Thursday, 30 July 2009

Could an industry report on itself? And, if it could, what role would be left for the B2B journalist?

I ask because there has been some fascinating discussion on the topic recently, notably from Dan Blank -- director of content strategy and development for Reed Business Information  -- and Paul Conley, a specialist in web-first publishing among other things.

The questions need posing because of the growth of social media. Twitter, Flickr and YouTube-distributed video are being used extensively by both trade journalists and participants at major trade events.

Dan presents an example, the NeoCon trade show in Chicago, which was covered by Interior Design magazine. The magazine had a website, two Twitter accounts, an online navigator and a blog.

But this  was only a part of a much bigger picture of coverage of the event undertaken by participants using social media.

Dan found around 1,500 tweets a day with 400 individuals updating, hundreds of photos on Twitpic and Flikr and dozens of videos shared via YouTube.
He points out that some of this content is from other professional journalists and trade publications, some from manufacturers and PRs, but says: “Plenty of these tweets, photos and videos were shared by industry insiders, regular attendees, and fans. The overall point here is that this content is being found on social networks not associated with a single media brand.

“This content is being published more broadly to the web, and then shared and talked about in places that no single company could ever control -- they can just try to be there in ways that help their audience.

“What this means is that journalists, publishers and media companies need to rethink their roles, and the value they are offering their industries.”

And this is where the good news comes in. As anyone who follows a lot of people on Twitter and subscribes to a range of RSS feeds knows, you can easily get swamped by information. It’s hard to sift it.
What you need is an editor. And that’s where the journalist comes in.

The value of the editor is not diminished in all this, it is enhanced. A professional journalist can filter all this and bring the very best of it to their readers’ attention. So while an industry can, to an extent, cover itself, it takes the journalist-interpreter to make sense of that, and to make all that collaborative effort comprehensible.

Some people talk of this as being a curatorial role: like the curator of a museum collection, the journalist brings the really good stuff to the fore and showcases it, and may also offer context and interpretation.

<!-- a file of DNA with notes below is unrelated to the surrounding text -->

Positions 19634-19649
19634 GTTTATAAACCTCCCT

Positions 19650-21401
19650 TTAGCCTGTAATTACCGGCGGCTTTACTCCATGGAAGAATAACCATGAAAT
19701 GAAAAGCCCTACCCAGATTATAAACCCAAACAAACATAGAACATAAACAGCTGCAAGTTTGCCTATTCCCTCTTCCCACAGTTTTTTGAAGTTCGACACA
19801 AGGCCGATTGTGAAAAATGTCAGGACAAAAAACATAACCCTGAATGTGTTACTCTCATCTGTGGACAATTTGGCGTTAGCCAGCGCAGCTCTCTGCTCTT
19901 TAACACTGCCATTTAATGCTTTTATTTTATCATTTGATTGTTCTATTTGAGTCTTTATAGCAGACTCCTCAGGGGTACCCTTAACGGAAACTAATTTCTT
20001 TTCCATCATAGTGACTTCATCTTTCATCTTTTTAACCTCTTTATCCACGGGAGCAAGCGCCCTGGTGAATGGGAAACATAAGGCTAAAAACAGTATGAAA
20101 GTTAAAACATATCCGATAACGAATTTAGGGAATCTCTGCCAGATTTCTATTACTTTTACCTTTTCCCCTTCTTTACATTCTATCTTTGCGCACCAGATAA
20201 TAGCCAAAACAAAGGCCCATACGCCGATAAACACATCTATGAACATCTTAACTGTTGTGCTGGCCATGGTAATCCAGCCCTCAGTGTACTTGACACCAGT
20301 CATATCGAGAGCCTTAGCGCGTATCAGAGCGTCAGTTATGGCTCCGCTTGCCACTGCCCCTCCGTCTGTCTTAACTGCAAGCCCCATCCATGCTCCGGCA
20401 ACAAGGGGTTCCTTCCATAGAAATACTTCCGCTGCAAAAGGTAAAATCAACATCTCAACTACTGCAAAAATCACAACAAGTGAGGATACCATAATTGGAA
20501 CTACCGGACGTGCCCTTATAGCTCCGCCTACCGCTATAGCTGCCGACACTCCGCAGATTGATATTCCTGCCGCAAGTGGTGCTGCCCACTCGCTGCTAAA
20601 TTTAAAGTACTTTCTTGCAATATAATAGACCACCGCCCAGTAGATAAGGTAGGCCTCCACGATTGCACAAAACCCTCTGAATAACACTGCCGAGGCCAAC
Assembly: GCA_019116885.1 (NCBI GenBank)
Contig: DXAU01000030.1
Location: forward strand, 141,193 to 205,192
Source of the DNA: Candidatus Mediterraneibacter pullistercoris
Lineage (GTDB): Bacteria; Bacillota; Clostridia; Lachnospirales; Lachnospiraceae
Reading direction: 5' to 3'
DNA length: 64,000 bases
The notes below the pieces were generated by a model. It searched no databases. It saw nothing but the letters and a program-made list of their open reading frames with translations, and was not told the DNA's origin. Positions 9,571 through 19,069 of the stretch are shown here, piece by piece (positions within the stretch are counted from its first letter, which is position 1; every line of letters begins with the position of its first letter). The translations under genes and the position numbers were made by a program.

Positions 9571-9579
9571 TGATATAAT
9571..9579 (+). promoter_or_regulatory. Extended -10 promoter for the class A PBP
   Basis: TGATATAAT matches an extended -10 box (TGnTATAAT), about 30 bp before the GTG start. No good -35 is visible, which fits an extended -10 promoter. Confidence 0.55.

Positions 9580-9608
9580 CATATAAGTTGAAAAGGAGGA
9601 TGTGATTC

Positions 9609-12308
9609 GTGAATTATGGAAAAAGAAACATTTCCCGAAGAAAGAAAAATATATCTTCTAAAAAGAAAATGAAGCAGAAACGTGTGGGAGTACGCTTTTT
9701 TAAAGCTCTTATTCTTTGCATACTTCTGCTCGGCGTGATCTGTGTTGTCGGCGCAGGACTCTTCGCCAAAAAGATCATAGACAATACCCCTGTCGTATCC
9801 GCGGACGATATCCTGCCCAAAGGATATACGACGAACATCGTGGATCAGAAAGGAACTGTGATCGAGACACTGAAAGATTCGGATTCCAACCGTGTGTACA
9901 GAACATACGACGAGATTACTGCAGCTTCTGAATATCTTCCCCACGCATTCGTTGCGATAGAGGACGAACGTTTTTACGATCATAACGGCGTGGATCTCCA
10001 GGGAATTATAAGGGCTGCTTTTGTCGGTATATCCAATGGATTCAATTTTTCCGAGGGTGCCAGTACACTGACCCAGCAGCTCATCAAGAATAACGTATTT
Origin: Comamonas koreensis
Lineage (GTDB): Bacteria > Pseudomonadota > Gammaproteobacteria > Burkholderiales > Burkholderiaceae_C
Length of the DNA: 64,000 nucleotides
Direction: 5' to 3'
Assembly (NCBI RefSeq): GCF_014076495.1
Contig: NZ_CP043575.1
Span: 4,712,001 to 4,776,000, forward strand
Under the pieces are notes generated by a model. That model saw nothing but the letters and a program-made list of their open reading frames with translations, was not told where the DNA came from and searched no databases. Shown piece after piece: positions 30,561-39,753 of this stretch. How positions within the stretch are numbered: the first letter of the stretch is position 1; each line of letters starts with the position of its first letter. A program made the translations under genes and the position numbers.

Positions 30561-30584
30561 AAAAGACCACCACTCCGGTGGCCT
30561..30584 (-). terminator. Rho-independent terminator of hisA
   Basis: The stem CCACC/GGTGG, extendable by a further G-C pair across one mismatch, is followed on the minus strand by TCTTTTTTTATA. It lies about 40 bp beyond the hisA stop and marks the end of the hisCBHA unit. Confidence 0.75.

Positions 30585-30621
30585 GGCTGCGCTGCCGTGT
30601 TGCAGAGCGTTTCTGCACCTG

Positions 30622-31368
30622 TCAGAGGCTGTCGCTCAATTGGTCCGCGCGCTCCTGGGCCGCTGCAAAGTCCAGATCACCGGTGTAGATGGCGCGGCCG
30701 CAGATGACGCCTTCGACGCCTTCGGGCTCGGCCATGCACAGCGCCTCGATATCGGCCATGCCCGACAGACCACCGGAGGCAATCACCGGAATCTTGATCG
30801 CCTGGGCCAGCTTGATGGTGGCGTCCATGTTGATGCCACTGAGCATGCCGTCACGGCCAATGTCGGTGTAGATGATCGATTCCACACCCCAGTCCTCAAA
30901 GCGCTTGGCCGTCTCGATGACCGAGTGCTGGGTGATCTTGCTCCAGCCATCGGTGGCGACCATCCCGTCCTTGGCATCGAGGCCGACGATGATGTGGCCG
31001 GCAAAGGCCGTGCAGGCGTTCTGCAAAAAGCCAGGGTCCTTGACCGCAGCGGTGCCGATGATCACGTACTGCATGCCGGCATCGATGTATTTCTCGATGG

So any B2B magazine’s social media strategy has to be rooted in the industry conversations that are taking place, and in filtering them.
Social media make it possible to serve niches within a B2B’s readership.
Dan says: “When considering your social media strategy, keep these niches in mind. Can you have multiple brand accounts on Twitter in order to serve the needs of very specific audiences you serve? If you are creating a Facebook group -- are you targeting your industry broadly, or focusing in on the one sub-group who is most passionate about a key aspect of things?
“Social media strategy can become very sophisticated very quickly, but can be more straightforward if you always consider the needs you are serving and work to measure what is working and what isn’t.”
What any B2B publication must seek to do is to lead the way within its industry. Paul Conley picks up on this point and says: “For every B2B publication that is participating in -- even leading -- the conversations, there are still plenty that lag years behind.

“Twitter -- at least in most B2B verticals -- is a media phenomenon. Most tweets come from journalists, marketing execs and public-relations pros.

“If you're a reporter for Paper Bag Weekly walking the floor of the Paper Bag Expo trade show, you'll likely find dozens of folks tweeting. But they will nearly all be from the media side of the paper bag industry. You can read tweets from flacks and tweets from hacks, but you won't find a tweet from anyone who actually makes a paper sack.

“The obvious exception to this is in tech. Walk the floor of a tech trade show and you'll find that everyone really is tweeting. Tech really does cover itself.

“So this poses a question: what will it take to reach the point where a non-tech industry actually reports on itself?”

Paul says that better software is needed, and suggests a project called Google Wave, currently under development, could be the key to making that happen.

I’ll look at Google Wave in detail in my next post.

Tuesday, 28 July 2009

Five key questions every journalism student should ask their tutors

Whether you are about to embark on a fast track course, are looking forward to a longer course beginning in the autumn, or are still considering what course to take, there are five key questions you should ask any tutor.

What have you had published this week?
Or, more broadly, what journalism are you doing right now?
Never mind what they did a few years ago, or even last year. What are they doing this week? Things move so fast now that anyone teaching should also be practising journalism currently.

If they aren’t, then question their ability to teach you what you need to know.